• More than 250 companies to sell electricity in reformed market
  • Liberalization is next step to reform system through 2020

Japan’s 8.1 trillion yen ($71.6 billion) power market will become fully open to competition on April 1 after being dominated for more than 50 years by 10 regional monopolies. The following is a short question and answer on the shakeup.

What’s opening up?

Japan is liberalizing its low-voltage electricity market on April 1, allowing roughly 85 million households and small businesses -- representing about 38 percent of the market -- to choose electricity providers for the first time. In the 2000s, the nation reformed retail competition for high-voltage customers, or roughly 62 percent of the entire electricity market.

Who’ll be selling power to households?

More than 250 companies, including mobile carrier SoftBank Group Corp., city gas retailer Tokyo Gas Co. and oil refiner JX Holdings Inc., will be able to sell electricity from April 1.

Will electricity prices fall on April 1?

Likely, as power retailers are offering lower rates, along with packaged deals that provide discounts for mobile phone, Internet and cable television plans.

The long-term is less clear. The market opening will more closely correlate electricity prices to fuel prices, which may not necessarily lead to lower rates, according to Masakazu Toyoda, chairman of the Institute of Energy Economics Japan.

What’s the purpose of the liberalization?

The reorganization is part of a broader post-Fukushima reform to develop a more stable supply of electricity, lower rates and more choices.

The March 2011 earthquake, tsunami and nuclear meltdown led to rolling blackouts in Tokyo, revealing the vulnerabilities of the nation’s power system. The meltdown also led to the closure of the nation’s fleet of atomic plants, forcing utilities to import fossil fuels and raise household power rates.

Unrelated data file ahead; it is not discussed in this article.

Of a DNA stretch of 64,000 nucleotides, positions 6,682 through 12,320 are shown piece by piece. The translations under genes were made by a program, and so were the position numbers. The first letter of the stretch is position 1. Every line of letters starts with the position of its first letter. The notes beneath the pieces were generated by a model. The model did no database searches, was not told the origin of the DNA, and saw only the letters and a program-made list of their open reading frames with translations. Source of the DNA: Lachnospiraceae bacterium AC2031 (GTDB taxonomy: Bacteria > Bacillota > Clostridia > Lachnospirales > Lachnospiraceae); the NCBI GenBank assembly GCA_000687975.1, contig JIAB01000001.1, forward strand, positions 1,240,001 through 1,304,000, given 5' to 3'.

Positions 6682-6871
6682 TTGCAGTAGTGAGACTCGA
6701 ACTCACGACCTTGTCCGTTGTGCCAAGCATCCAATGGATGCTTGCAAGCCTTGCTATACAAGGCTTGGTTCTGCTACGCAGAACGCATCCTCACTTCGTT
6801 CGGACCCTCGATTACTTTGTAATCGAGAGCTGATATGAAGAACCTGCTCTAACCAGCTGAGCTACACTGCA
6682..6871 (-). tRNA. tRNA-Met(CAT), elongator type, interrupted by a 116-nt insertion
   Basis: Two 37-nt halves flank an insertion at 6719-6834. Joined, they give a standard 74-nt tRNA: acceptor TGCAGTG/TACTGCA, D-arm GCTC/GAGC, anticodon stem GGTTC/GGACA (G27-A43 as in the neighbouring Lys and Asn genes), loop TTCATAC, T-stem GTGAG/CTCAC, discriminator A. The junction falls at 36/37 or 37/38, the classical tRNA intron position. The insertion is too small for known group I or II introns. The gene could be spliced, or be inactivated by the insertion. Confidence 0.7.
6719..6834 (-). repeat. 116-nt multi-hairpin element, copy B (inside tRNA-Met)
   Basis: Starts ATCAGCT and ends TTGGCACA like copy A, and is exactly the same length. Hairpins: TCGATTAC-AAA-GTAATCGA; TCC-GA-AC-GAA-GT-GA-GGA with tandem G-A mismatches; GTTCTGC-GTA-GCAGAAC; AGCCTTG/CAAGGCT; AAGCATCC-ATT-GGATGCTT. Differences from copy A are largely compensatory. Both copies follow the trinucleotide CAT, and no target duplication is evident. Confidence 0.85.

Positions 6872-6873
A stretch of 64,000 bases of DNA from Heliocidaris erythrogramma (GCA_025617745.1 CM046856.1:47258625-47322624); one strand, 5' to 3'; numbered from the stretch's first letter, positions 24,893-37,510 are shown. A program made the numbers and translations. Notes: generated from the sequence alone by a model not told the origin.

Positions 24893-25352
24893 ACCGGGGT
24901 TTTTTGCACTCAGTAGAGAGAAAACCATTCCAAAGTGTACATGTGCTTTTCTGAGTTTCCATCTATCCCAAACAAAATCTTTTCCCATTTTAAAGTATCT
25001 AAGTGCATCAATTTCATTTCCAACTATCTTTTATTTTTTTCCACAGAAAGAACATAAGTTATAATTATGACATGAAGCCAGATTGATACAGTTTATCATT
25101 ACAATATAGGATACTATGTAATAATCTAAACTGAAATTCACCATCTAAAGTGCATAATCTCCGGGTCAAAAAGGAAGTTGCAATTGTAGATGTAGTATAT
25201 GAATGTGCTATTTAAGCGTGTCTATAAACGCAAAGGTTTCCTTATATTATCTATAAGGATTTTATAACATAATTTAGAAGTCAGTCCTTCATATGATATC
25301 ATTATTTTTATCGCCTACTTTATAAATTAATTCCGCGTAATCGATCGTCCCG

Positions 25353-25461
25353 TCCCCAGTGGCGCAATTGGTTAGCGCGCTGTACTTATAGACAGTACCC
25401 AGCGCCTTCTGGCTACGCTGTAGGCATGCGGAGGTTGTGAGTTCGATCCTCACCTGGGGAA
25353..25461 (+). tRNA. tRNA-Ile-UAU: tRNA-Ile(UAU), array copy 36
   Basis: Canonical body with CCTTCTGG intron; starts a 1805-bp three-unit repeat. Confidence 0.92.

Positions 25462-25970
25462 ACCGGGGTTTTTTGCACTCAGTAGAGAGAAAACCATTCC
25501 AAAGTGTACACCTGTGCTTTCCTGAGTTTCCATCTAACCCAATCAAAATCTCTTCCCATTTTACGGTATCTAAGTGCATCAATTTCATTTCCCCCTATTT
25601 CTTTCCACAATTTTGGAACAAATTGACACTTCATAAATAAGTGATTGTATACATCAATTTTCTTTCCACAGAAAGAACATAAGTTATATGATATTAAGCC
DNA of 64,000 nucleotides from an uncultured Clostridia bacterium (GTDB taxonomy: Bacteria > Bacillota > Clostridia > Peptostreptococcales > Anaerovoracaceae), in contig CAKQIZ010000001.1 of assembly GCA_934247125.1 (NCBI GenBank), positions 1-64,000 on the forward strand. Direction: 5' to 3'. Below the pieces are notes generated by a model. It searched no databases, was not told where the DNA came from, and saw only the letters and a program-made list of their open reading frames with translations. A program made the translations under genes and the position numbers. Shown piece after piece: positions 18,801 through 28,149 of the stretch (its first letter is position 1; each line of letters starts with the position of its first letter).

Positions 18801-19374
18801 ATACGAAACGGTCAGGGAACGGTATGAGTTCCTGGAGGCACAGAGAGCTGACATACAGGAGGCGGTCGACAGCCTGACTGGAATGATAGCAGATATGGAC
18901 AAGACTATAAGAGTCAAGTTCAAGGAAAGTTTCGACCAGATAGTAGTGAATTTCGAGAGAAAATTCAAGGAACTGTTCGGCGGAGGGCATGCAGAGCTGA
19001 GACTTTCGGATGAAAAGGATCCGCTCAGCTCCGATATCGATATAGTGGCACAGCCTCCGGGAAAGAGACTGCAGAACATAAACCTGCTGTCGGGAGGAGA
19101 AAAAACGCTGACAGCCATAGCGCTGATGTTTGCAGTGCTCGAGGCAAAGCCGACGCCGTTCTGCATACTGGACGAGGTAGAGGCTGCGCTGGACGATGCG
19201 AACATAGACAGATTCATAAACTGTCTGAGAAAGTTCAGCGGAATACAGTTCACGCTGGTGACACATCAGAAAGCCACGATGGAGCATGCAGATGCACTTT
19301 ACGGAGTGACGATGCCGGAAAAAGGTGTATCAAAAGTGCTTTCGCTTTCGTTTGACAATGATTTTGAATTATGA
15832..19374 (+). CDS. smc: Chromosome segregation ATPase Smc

How can power be traded in Japan?

Electricity can be traded on the Japan Electric Power Exchange (JEPX). Currently, more than 130 companies are registered to buy or sell electricity with JEPX.

About 1.5 percent of Japan’s power market traded on JEPX in the year ended March 2015. Until now, Japan’s electricity traders have been selling power to the high-voltage market. These customers, which include manufacturers and large buildings, have traditionally purchased electricity through bilateral contracts, preferring not to buy on an exchange.

In comparison, more than 80 percent of the power consumed in the Nordic region of Europe is traded through its exchange, known as Nord Pool. The Nordic market fully liberalized in the 1990s. Decades passed before the power exchange gained dominance.

What’s the importance of an electricity exchange?

An active power exchange is necessary to create a vibrant, liberalized market, according to Per Christer Lund, a former adviser to EPX who was involved in deregulating electricity markets in North America and Europe. A trusted physical reference price can be used for bilateral power sales contracts, as well as serving as the basis for a futures market.

“JEPX must have a much more official and much more significant role in the market,” Lund said by phone. “The market players need to recognize the importance of the power exchange.”

What products will be available on the exchange?

On April 1, JEPX will offers two types of spot-price contracts, as well as five types of forward contracts, which must be must be physically settled.

The Tokyo Commodity Exchange plans to list futures in the first quarter of 2017.

What other reforms are on the way?

Japan’s power market reform doesn’t end with the opening.

The 10 regional utilities will be required by 2020 to separate transmission, distribution and retail businesses. At the same time, the government aims to abolish the retail tariff, which regulates a base price for power sold by regional utilities and can fluctuate depending on fuel and operating costs.

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